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“Bite-Size Bits of Local, National, and Global History”
“Bite-Size Bits of Local, National, and Global History”
New Philadelphia in Tuscarawas County, Ohio — The American Midwest (Great Lakes)
 

The Ohio-Erie Canal In Tuscarawas County

 
 
The Ohio-Erie Canal Marker image. Click for full size.
By J. J. Prats, April 8, 2006
1. The Ohio-Erie Canal Marker
Inscription. 1825–1913. Seeking an alternative transportation route to distant markets, many farmers and manufacturers in Ohio wanted to connect the Ohio River to Lake Erie with a canal. Beginning in Cleveland the Ohio-Erie Canal ran south, the length of the state, to Portsmouth. The canal was a total of 308 miles long, 40 feet wide at the surface, and 4 feet deep. The Ohio-Erie Canal opened for traffic along its entire length in 1832 and consequently effected great change. Population along the canal increased, and commercial, political, and industrial growth in Ohio boomed. Products grown and manufactured in this previously isolated region now had access to world markets. Profits for farmers and merchants increased, and the entire state economy was bolstered. With the rise of railroads in the 1860s, however, canals were destined to become obsolete because the railroad was a faster and more dependable means of transportation. The canal system ceased to operate altogether after a disastrous flood in 1913.

The section of the Ohio-Erie Canal that ran through Tuscarawas County began at Summit Lake near Barberton and ran through the county
The Ohio-Erie Canal Marker image. Click for full size.
By J. J. Prats, April 8, 2006
2. The Ohio-Erie Canal Marker
to Dresden. This was a drop in elevation of 238 feet in less than 109 miles. The canal crossed the Tuscarawas River and the Tuscarawas County line on an aqueduct north of Zoar, and ran from Lock 7 in Zoar to Newcomerstown, where it leaves the county below Lock 21. A total of 15 locks were in Tuscarawas County. You are standing in front of Lock 13.
 
Erected 1995 by Tuscarawas County Historical Society and The Ohio Historical Society. (Marker Number 5-79.)
 
Marker series. This marker is included in the Ohio and Erie Canal, and the Ohio Historical Society / The Ohio History Connection marker series.
 
Location. 40° 28.592′ N, 81° 26.589′ W. Marker is in New Philadelphia, Ohio, in Tuscarawas County. Marker is at the intersection of Commercial Avenue SE (Ohio Route 416) and Canal Avenue SE, on the left when traveling south on Commercial Avenue SE. Click for map. Marker is in this post office area: New Philadelphia OH 44663, United States of America.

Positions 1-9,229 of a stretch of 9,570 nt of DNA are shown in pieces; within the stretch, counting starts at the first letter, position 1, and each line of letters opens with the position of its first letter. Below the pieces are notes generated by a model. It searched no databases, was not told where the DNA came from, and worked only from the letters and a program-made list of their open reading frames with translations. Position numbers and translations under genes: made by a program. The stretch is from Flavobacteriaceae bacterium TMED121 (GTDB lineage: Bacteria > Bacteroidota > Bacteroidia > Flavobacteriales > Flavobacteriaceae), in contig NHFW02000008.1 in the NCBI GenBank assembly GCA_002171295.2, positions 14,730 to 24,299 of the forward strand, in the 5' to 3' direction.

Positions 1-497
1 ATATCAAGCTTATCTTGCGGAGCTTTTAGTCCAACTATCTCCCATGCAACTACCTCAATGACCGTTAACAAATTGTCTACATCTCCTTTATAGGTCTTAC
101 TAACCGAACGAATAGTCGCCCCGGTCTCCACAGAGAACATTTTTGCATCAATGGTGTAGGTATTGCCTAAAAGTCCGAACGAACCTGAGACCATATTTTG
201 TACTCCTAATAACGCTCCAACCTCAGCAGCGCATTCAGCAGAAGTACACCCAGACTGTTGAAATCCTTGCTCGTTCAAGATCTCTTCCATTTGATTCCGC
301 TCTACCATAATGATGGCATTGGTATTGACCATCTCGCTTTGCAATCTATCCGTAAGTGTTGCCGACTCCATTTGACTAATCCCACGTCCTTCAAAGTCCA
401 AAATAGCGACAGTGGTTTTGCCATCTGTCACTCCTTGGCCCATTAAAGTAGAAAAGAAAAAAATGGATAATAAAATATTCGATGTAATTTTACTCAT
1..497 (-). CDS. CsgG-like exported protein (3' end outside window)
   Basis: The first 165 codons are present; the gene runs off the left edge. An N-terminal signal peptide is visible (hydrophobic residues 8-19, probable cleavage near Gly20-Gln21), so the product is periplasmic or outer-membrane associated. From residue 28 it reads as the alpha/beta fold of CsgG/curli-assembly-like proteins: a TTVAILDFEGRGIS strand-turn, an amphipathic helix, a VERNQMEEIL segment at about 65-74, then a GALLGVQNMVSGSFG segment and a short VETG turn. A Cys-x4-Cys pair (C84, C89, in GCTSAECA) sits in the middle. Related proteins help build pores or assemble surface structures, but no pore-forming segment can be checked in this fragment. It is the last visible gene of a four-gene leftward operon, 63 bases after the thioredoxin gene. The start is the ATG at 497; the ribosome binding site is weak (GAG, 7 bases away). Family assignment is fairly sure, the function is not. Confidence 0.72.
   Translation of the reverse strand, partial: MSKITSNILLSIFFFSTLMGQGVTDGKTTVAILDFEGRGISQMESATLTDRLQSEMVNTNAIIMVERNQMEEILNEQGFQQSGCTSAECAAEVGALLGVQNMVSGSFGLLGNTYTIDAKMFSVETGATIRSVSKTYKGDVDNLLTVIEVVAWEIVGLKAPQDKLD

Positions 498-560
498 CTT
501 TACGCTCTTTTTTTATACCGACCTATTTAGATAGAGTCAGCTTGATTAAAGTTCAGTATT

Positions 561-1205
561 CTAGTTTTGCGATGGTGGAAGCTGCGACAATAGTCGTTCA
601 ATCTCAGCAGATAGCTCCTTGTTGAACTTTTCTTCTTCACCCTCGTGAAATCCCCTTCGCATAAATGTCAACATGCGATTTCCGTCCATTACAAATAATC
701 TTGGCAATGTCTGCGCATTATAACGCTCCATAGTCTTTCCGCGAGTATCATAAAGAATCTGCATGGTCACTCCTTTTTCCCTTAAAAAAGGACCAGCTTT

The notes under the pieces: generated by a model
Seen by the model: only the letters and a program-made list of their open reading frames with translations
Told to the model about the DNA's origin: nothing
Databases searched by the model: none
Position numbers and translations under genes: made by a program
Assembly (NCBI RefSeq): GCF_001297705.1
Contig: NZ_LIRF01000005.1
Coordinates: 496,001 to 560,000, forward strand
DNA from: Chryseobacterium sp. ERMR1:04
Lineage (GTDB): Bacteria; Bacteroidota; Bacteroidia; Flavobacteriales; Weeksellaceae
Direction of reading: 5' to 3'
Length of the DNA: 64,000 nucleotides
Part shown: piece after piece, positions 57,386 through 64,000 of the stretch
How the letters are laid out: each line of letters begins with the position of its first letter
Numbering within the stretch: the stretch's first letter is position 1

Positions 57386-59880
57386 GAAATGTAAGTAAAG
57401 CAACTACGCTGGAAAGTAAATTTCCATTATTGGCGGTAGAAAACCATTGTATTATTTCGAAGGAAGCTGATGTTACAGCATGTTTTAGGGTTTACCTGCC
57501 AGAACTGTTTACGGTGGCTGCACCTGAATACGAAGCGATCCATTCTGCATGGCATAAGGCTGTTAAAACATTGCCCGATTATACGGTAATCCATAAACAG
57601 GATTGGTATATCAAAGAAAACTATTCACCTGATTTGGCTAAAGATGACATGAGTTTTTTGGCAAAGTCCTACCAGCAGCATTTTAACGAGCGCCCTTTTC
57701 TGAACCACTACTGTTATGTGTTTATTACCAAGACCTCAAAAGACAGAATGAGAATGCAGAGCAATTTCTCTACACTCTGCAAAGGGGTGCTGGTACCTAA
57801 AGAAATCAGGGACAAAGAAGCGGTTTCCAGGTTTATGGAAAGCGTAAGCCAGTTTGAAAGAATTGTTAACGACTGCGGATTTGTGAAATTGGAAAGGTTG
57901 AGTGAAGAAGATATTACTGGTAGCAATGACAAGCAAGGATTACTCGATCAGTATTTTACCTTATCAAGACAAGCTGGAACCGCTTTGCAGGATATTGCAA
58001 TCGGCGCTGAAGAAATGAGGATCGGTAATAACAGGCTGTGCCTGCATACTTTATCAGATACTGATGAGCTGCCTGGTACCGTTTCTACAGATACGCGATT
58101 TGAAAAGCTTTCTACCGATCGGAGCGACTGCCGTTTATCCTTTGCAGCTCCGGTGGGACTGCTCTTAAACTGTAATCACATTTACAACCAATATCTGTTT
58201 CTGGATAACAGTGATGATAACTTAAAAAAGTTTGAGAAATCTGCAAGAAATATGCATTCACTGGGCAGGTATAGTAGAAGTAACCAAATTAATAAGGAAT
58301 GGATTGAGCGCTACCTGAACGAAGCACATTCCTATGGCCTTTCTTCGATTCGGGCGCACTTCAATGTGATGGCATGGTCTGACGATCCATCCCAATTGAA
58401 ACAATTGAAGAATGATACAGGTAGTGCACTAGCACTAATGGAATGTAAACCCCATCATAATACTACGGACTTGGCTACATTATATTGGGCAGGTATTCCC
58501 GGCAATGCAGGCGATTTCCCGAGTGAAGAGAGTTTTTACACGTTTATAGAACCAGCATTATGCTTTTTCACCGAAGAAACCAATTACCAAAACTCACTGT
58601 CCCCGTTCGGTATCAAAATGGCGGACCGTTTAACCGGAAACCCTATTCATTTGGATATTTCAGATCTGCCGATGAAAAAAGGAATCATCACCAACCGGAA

Other nearby markers. At least 5 other markers are within walking distance of this marker. The New Schoenbrunn Mission (approx. 0.4 miles away); Tuscarawas County Operation Desert Storm Memorial
The Ohio-Erie Canal Marker Map image. Click for full size.
April 8, 2006
3. The Ohio-Erie Canal Marker Map
Click to enlarge.
(approx. 0.9 miles away); Tuscarawas County Viet-nam Veterans Memorial (approx. 0.9 miles away); The History of Tuscarawas County Courthouses (approx. 0.9 miles away); Congressional Medal of Honor Recipients (approx. 0.9 miles away). Click for a list of all markers in New Philadelphia.
 
Regarding The Ohio-Erie Canal In Tuscarawas County. State Route 416 parallels the canal's route from New Philadelphia through Tuscarawas County. Then US-36 follows it to Coshocton and State Route 16 is close to it on its way to Dresden.
 
Also see . . .
1. History of Ohio's Canals. From the Ohio Division of Water, Canal Lands site. (Submitted on April 23, 2006.) 

2. Ohio's Historic Canals. (Submitted on April 23, 2006.)
3. Map of Ohio's Canals. (Submitted on April 23, 2006.)
4. The Ohio & Erie Canal — A Photo Essay. (Submitted on April 23, 2006.)
 
Categories. Waterways & Vessels
 
Ohio-Erie Canal Lock 13 image. Click for full size.
By J. J. Prats, April 8, 2006
4. Ohio-Erie Canal Lock 13
 
 
Credits. This page originally submitted on , by J. J. Prats of Springfield, Virginia. This page has been viewed 2,181 times since then and 27 times this year. Photos:   1, 2, 3, 4. submitted on , by J. J. Prats of Springfield, Virginia. This page was last revised on June 16, 2016.
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